Los Angeles has yet to enforce a city-wide plan on sustainability, however students at the University of California, Los Angeles have created an agenda that they hope will encourage Mayor Eric Garcetti to adopt one. Vision 2021 LA is a proposal that’s based on attainable measures that can be taken by the mayor for the length of his terms. The plan aims to combat climate change by encouraging laws that limit carbon emissions, primarily through the implementation of alternative modes of transportation, whether it be zero emission vehicles and providing ample resources for them, to increasing access to public transit. The city is already focused on promoting the integration of vegetation and other green initiatives into buildings which are the most important design practices as they will stand the test of time for years to come. Currently, one of Los Angeles’s biggest challenges is access to clean water which Vision 2021 hopes to change by being able to obtain 32% of the city’s water from repurposing efforts. By getting urban planners on board with the initiatives, we can rest assured that the city will be designed with everyone’s best interests in mind.


Millennium Park, Chicago. Image via


Go To 2040 is Chicago’s sustainability plan that aims to overcome environmental issues while ensuring the quality of life for its residents is enhanced in the same manner. Being one of the most comprehensive plans in the nation, it focuses on combatting global warming and climate changes by being oriented towards the steps that residents can take to improve the overall health of the city. Mayor Rahm Emanuel is making sure that Chicago is integrating parkland and vegetation into multiple aspects of what city life looks like in order to increase its green infrastructure. The plan is mainly focused on how lifestyle changes will benefit the community by inviting new business, providing innovative transportation practices, and encouraging water conservation. Urban planners know that people are the driving forces behind the city’s sustainability success, and hope to capitalize on their potential.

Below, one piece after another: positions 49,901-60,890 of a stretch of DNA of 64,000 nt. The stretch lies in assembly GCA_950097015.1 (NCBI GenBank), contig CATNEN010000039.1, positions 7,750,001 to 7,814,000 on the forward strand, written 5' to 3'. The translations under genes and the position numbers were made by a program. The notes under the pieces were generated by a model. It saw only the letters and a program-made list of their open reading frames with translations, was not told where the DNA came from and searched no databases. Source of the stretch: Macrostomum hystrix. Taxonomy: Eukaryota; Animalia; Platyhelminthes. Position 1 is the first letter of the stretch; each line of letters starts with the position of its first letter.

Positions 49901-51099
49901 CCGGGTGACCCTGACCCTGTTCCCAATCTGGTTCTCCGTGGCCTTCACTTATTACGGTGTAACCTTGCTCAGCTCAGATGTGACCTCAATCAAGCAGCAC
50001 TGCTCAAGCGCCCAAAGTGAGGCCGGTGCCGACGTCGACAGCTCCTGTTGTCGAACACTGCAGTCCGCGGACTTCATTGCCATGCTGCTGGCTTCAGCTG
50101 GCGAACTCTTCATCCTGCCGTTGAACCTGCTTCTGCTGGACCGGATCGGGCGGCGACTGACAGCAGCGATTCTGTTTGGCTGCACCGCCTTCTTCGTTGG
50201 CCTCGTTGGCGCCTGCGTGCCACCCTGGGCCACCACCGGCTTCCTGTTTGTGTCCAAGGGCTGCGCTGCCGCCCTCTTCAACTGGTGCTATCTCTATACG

Although these plans are decades away from being adopted by all residents within these large cities, such goal-oriented efforts will have a tremendous effect on other cities that are striving to build a better future for all of their residents. By growing at their own pace, cities have the opportunity to learn from the mistakes of others and see all of the measures that paid off over time, but they have to be careful not to wait too long and run the risk of being left in the dust.

“Ants create colonies, bees create hives, and humans create futures.”- Erwin McManus, Author

Feature Image: Stepping out into sustainability. Painting by Annie Lapin.

About The Author

As a recent transplant in the city of Los Angeles, I have a way of looking at the city that natives themselves have not been able to. My focus in school is urban planning, environmental science, sustainable design, and rooftop gardens. Follow me on my adventures throughout L.A. to see all that this sustainable city has to offer.